Too often, organizations start by trying to define the processes they’ll use without first determining whether those processes support a high-priority effort or whether (and how) those processes ensure that the intended policies are carried out. This cart-before-the-horse approach quickly results in a breakdown – no one is sure which processes are most important, and no one, even if they think they are sure, can explain why.
Another stumbling block that organizations encounter when developing processes is that they fail to consider the humans who are actually performing, overseeing, or receiving the output of the processes. Developing a set of processes that can’t reasonably be accomplished, evaluated, or interpreted by your team doesn’t lead to success – it leads to failure, frustration, and another cycle of development. Circumvent this problem by keeping the affected teams in the conversation while these choices are being made. They’ll often offer some of the most important observations for making the processes effective!
Defining your processes may require going several levels deep into details, decomposing and further decomposing a high-level process. That’s okay: not every process will be trivial. But in the end, the result will be a set of processes that your team will look to implement, using partners, platforms, software, and other resources. And most importantly, each of those processes can be tied back to a policy, and each of those policies will be tied back to a prioritized effort toward defined goals.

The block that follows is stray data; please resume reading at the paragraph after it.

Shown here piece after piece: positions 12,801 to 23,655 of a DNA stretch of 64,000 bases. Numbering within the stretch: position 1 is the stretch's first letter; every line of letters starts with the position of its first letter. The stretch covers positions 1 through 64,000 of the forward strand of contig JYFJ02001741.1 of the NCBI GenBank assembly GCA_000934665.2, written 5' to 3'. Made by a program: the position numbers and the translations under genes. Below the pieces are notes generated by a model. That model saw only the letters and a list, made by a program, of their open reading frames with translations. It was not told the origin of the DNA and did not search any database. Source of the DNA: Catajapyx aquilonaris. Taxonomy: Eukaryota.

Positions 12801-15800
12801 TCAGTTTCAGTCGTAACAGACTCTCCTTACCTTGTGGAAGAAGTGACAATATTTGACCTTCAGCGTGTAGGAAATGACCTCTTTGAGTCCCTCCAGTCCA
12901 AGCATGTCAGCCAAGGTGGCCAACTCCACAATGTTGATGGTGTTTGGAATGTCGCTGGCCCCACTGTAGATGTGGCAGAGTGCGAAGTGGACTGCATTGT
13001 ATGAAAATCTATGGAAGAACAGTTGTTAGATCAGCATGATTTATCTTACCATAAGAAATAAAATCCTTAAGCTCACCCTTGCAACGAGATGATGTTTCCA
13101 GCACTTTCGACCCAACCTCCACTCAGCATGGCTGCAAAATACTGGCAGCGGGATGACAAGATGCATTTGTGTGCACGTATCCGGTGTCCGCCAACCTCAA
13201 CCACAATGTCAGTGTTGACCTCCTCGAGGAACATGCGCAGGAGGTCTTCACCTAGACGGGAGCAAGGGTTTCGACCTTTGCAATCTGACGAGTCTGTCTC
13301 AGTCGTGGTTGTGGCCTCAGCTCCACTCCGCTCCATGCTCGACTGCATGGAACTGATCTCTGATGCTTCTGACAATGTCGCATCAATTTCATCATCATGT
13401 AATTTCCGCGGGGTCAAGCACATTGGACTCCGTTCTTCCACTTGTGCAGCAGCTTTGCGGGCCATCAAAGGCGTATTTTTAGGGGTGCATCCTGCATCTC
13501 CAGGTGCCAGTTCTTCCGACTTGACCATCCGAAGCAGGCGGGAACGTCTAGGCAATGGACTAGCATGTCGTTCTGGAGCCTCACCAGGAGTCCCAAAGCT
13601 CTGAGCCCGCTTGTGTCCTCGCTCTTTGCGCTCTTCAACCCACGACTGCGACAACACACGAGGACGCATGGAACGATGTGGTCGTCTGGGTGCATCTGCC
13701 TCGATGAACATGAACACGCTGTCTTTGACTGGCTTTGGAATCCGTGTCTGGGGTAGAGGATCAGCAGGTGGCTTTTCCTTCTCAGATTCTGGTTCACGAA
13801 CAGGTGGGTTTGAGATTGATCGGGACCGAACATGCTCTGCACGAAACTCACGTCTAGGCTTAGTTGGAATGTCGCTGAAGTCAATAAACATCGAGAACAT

Setting Yourself Up for Success
The benefits of having a well-defined and achievable strategy for master data far outweigh the challenges organizations perceive.
The “three P’s” framework can help organizations get to value with their master data efforts more quickly and effectively, but as with most challenges in the world of data, doing this once isn’t enough. After every iteration, go back to the start of the framework and reevaluate the business priorities. During the time your team has been focused on standing up your initial master data implementation, internal and external forces may have shifted the priorities of the organization, and the next set of efforts may need to reflect this new reality. A primary focus on priorities ensures that your organization and your implementation stay responsive to the changing business landscape.
That’s important, because getting a handle on your master data is already a complex and challenging undertaking, made more difficult when organizations fail to properly set goals and priorities prior to establishing policies and processes. By using our simple organizational framework, companies can improve the efficiency of their projects and successfully attain business value.
Learn more about Dun & Bradstreet master data – foundational data that unites systems, teams, departments, and businesses. Our data strategists and consultants can support your efforts.
George C. L’Heureux Jr. is Principal Consultant for Data Strategy at Dun & Bradstreet. Learn more about Dun & Bradstreet master data – foundational data that unites systems, teams, departments, and businesses.